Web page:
IF someone invents faster-than-light travel, and IF the Republicans can be persuaded that investing in the future is better than pocketing someone else’s money in the present (ha!), and IF we resurrect a space program worthy of the name — all of which I sincerely doubt could ever come to pass — the first explorers would carry with them a supply of “space buoys” so that they would never lose touch with the Cloud. Star Trek called these buoys “relay stations,” but they appear to have been only used for “subspace radio.” I would use it to connect the neighborhood to the Cloud, so that I as a spacefarer would never be too far from my Dropbox collection of family photos from my childhood, my PDFs, my love letters, whatever, whether I was orbiting Proxima Centauri, Tau Ceti 4, or Vulcan.
After FTL travel, the second-most-important invention would have to be “subspace radio,” because if the information in the Cloud were limited to the speed of light, Skyping Mom from Alpha Centauri would mean a time lag of about ten years from your saying “Hi, Mom” to you hearing her say, “Hello, kiddo.” If I want to download a book from Project Gutenberg to pass the lonely hours in deep space, I really don’t want to waste 10 years, or 200, between the time I click on the request to the time the download is complete.
But here’s the thing: physicists have discovered something called quantum entanglement, in which information passes between paired photons not just faster than light, but instantaneously. (If you’re interested, this 2008 article from Nature, the weekly science journal, summarizes what we know.) Quantum entanglement, in turn, suggests that Alfred Bester got it right in The Stars My Destination. This 1956 novel suggests that to teleport yourself faster than light, all you have to do is (a) know where you are and (b) visualize a location you have been to before and want to return to now. The only absolute rule is that no one can “jaunte” through outer space — until the book’s hero invents a way to jaunt both through outer space and through time. Says Wikipedia,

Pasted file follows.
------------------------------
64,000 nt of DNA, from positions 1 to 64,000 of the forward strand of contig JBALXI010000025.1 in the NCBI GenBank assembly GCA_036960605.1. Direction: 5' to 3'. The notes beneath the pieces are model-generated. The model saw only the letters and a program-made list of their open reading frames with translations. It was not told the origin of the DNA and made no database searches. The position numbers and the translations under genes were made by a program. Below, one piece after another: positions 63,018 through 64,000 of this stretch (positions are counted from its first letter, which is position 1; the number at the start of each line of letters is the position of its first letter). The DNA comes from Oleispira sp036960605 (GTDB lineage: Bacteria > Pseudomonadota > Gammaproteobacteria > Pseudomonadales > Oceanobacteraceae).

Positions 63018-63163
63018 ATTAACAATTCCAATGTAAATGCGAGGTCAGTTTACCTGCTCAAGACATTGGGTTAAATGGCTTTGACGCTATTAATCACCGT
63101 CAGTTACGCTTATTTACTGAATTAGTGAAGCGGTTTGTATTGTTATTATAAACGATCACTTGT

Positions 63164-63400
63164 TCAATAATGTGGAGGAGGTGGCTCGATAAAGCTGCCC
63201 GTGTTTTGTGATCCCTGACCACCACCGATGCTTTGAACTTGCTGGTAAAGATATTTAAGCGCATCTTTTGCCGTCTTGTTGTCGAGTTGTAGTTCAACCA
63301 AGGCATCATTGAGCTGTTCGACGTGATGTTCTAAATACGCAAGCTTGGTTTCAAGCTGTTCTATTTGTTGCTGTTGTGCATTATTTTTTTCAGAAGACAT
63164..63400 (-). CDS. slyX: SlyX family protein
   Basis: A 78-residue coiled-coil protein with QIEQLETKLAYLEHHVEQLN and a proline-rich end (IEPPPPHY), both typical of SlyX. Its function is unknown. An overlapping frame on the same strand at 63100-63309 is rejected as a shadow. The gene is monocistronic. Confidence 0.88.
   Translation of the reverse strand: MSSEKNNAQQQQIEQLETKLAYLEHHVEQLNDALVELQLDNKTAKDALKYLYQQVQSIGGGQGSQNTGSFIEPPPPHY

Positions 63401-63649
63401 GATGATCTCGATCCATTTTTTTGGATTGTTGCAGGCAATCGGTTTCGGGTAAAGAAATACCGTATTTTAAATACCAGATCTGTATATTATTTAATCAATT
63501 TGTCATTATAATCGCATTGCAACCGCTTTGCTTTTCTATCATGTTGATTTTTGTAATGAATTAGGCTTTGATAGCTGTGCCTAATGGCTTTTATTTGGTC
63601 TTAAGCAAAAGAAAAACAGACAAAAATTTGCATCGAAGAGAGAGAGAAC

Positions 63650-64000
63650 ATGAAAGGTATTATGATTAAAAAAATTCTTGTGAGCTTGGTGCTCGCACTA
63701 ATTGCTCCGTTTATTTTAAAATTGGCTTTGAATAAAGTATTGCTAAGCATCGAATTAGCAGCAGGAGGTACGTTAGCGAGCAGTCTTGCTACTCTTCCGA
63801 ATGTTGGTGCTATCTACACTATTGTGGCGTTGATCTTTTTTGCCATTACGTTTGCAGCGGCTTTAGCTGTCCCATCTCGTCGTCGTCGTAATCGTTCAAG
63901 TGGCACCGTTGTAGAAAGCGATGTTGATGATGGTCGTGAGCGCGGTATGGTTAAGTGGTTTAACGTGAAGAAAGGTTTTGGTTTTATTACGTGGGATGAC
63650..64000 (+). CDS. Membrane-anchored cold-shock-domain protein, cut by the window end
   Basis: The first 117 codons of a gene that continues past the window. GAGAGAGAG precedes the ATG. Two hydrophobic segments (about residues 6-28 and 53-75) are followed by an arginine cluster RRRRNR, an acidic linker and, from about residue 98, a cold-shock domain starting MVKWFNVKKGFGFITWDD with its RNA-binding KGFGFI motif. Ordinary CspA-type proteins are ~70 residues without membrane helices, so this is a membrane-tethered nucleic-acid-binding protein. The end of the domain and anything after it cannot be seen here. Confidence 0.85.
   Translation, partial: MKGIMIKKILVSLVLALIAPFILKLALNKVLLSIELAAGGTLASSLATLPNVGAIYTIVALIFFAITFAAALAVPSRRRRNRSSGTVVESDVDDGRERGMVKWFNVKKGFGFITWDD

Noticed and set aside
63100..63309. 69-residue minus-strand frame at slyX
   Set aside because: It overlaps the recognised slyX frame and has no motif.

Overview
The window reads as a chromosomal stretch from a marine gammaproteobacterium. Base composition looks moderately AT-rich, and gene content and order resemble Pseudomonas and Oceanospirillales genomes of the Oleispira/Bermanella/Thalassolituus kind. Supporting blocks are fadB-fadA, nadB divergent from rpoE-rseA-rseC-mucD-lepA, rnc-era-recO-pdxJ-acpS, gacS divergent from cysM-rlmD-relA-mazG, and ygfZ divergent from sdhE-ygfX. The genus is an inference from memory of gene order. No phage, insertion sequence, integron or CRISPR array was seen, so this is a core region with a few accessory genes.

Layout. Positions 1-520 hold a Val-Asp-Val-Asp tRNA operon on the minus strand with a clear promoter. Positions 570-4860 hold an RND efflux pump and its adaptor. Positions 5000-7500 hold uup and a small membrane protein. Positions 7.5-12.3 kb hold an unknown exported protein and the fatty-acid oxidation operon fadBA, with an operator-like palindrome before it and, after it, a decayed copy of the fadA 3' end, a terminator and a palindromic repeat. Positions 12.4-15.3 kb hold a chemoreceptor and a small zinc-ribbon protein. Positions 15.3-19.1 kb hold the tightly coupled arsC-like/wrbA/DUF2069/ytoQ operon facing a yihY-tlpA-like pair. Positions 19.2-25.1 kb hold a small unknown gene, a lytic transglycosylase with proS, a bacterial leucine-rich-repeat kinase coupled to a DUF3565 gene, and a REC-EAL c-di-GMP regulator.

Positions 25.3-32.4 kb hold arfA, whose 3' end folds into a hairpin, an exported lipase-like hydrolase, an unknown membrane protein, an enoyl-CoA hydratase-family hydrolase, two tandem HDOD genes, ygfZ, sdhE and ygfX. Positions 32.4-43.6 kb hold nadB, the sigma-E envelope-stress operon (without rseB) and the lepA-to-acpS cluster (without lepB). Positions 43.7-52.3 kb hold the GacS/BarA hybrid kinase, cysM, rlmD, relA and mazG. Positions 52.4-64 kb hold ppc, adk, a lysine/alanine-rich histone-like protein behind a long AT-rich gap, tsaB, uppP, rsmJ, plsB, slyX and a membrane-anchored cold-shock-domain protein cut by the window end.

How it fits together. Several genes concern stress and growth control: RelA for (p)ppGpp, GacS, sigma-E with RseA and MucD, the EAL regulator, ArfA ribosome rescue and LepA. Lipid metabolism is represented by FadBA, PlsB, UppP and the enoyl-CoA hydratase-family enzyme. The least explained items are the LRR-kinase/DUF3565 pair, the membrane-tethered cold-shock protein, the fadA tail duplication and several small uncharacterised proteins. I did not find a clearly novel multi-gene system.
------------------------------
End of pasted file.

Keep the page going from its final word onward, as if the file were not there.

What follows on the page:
At this point he realizes the key to space-jaunting. It is faith: not the certainty of an answer, but the conviction that somewhere an answer exists. He then jauntes from one nearby star to another. In the course of his star-hopping, Foyle locates the answer for the future: new worlds suitable for colonization reachable only if he can share the gift of space-jaunting. Finally he comes to rest in the locker on Nomad, where he spent his time before being reborn the first time. The Scientific People now see him as a holy man, and take up vigil to await his revelation.
Quantum entanglement proves to us that the impossible distances of outer space are a chimera; not faster-than-light but instantaneous travel is theoretically possible. If we can figure out how photons do it, we can figure out how to do it with atoms, molecules, and eventually vast collections of molecules. We will be able to jaunte. Imagine the possibilities!
Koch Brothers Products to Avoid March 11, 2011Posted by Mary W. Matthews in Uncategorized.
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The cheerful news is that Alter.Net says Wisconsin firefighters managed to shut down the bank that was one of Scott Walker’s largest sources of funding. (And a bank, incidentally, that funded Walker to show its gratitude for the $1.7 billion it got in TARP bailout money.)
But then I saw this graphic, and now I’m bummed out:
My husband and I used to like many of these products. Now we have to find others. Damn and blast! — but I WILL NOT, not ever again, spend one dime that might end up as profit to the Koch brothers.
Treehugger (a Discovery company) has a complete list of of products to boycott because they profit the Koch oliGOParchy; click here to get started. It’s exhaustive; it’s exhausting. I don’t care. There isn’t much that you and I, the “little people,” can do to fight back against the GOP’s kleptocracy, the oliGOParchy, but this we CAN do. Little drops of water. . . .
Who is the Holy Ghost? February 18, 2011Posted by Mary W. Matthews in Uncategorized.
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At a new (or newish) web site called Quora, someone asked, “Who is the Holy Ghost, as in ‘the Father, Son, and Holy Ghost’??” My answer at Quora, which is an earlier version of what you’ll read below, can also be found here.